Saturday, September 1, 2012

October Reading

Domenico Capilongo lives in Toronto. His first book of poetry, I thought elvis was Italian was short-listed for the 2010 Bressani Literary Award.  His second book of jazz-inspired poetry, hold the note, was long-listed for the 2010 ReLit Award. His first book of short stories, Subtitles, is published this fall with Guernica Editions. 

David Day is a poet and author who has published 40 books of poetry, ecology, history, fantasy, mythology and fiction. His first book of poems was published in 1975. Day has been published in magazines and newspapers worldwide. He has also been a magazine editor, a columnist for the Daily Mail and Punch, a scriptwriter for television, a playwright for theatre, and a dramaturge for the Royal Birmingham Ballet. His books have won numerous literary awards and been selected as "Books of the Year" by Time Magazine, New Scientist, Parents Magazine and the Observer. David Day's books have sold over 4 million copies and have been translated into twenty languages. 

The daughter of Italian immigrants to the Niagara peninsula, Terri Favro's fiction and non-fiction have been published in Prism, Geist, Riddle Fence, Accenti and More Magazine, among others. Shortlisted three times for the CBC Literary Awards, Terri was a Diaspora Dialogues Emerging Toronto Writer in 2011 and her work has been anthologized in TOK: Writing the New Toronto Vol. 6 and Behind Barbed Wire: Creative Works on the Internment of Italian Canadians. Her graphic novel, Bella and the Loyalist Heroine, was published this year by Grey Borders. Her first novella, The Proxy Bride, was co-winner of the 2012 Ken Klonsky Novella Award and has just been launched by Quattro Books, available at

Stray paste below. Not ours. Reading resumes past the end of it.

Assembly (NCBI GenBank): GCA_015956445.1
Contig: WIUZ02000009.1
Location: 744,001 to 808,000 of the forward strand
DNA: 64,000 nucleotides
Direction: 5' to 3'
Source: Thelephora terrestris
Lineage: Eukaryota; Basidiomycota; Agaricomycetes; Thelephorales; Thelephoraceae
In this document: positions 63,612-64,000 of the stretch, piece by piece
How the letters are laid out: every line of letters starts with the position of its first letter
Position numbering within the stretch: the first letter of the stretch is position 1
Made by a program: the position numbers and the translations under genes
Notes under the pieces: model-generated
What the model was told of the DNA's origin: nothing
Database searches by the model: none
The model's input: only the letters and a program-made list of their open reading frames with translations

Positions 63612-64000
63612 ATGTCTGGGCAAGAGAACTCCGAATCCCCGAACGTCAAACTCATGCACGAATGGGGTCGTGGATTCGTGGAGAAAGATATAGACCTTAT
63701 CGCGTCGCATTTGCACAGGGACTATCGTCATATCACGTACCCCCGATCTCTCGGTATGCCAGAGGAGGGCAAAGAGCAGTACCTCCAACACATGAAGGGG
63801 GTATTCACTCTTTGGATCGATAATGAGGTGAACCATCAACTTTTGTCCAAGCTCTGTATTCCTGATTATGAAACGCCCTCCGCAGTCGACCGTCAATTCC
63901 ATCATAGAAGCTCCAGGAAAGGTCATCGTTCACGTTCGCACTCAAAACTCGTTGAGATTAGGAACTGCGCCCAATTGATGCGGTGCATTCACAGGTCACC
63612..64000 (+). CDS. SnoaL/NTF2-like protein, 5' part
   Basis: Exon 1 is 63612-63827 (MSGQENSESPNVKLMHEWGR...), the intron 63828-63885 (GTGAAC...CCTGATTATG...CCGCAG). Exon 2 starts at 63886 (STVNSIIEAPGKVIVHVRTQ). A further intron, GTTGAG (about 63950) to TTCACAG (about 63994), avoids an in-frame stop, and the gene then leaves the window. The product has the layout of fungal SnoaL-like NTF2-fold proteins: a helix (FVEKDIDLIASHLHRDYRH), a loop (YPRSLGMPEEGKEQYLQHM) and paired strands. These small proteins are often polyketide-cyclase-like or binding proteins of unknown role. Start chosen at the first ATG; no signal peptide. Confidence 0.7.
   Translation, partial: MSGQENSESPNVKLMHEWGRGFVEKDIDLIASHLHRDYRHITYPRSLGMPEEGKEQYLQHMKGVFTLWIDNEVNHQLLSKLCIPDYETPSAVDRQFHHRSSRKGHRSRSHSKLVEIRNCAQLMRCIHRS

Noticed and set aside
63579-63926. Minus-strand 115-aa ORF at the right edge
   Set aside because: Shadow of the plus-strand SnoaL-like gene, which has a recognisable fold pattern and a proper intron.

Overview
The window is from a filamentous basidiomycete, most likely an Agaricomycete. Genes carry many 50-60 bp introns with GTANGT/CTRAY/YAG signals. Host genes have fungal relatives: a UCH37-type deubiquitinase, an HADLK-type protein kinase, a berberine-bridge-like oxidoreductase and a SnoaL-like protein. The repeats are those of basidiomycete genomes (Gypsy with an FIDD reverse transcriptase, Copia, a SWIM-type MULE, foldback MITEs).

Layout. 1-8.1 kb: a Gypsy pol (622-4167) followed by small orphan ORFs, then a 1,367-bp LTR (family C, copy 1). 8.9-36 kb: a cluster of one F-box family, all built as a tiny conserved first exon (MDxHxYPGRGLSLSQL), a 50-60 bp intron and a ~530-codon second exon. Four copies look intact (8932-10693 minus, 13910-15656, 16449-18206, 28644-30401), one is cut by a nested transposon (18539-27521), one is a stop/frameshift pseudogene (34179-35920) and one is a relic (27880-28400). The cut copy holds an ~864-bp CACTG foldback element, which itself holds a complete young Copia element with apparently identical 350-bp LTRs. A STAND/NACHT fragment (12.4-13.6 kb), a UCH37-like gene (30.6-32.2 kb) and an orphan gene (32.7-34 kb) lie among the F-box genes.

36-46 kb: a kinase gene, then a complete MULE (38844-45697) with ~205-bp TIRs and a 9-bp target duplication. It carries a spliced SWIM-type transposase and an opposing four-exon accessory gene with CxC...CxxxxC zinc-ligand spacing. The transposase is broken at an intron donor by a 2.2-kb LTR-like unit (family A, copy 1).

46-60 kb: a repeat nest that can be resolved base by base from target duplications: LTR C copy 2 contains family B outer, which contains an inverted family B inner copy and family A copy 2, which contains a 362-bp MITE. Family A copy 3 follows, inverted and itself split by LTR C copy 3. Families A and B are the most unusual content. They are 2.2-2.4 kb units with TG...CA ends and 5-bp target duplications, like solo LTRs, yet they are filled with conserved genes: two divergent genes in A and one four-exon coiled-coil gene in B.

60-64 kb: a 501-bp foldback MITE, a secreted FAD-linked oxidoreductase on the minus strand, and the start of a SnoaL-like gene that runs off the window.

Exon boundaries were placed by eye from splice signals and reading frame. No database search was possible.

Whitney French is a writer, educator and literacy advocate. She writes poetry and short fiction and facilitates creative writing workshops for children, young offenders, teenage mothers and adults with mental disorders across Toronto. Her first collection of poetry 3 Cities, released April 2012, explores her experiences living in three Canadian cities: Bradford, Toronto and Montreal. 

K.D. Miller’s short stories have been nominated for the Journey Prize, published widely in Canadian magazines and broadcast by CBC.  Her first collection, A Litany in Time of Plague, was critically praised in 1994. Her second collection, Give Me Your Answer, was short-listed for the inaugural Upper Canada Brewing Company’s Writer’s Craft Award and named by the Toronto Star as one of the ten best books of 1999. Holy Writ, a series of personal essays, followed in 2001. Her first novel, Brown Dwarf (Biblioasis, 2010). Her latest book of stories, The Other Voice (Stonebunny Press, 2011). She is presently at work on another collection, All Saints, to be published in 2014 by Biblioasis. K.D. Miller has participated in numerous book launches, public readings and literary events throughout Ontario. She has appeared as a keynote speaker and has chaired panel discussions at literary conferences. She has experience mentoring emerging writers, evaluating manuscripts and teaching creative writing courses and workshops. K.D. Miller lives in Toronto. View her website at 

Susan Swan was unable to read due to illness. In her place Darlene Madott read.

Darlene Madott is a Toronto lawyer and author. Her most recent collection of interconnected stories is Stations of the Heart (Exile Editions) launched in the Fall 2012. The title story of Making Olives and Other Family Secrets (Longbridge Books 2008) won the Bressani Literary Award, 2008. Darlene has read in New York, at the John Calandra Institute, Queen's College/CUNY, conference entitled "The Land of Our Return" (April, 2009), from a story "On Leave Takings and Monuments", previously published in Accenti magazine. Her stories have been anthologized in Italian Canadian Voices (Mosaic Press, 2006, ed. Caroline di Giovanni), and More Sweet Lemons (Longbridge, 2010).

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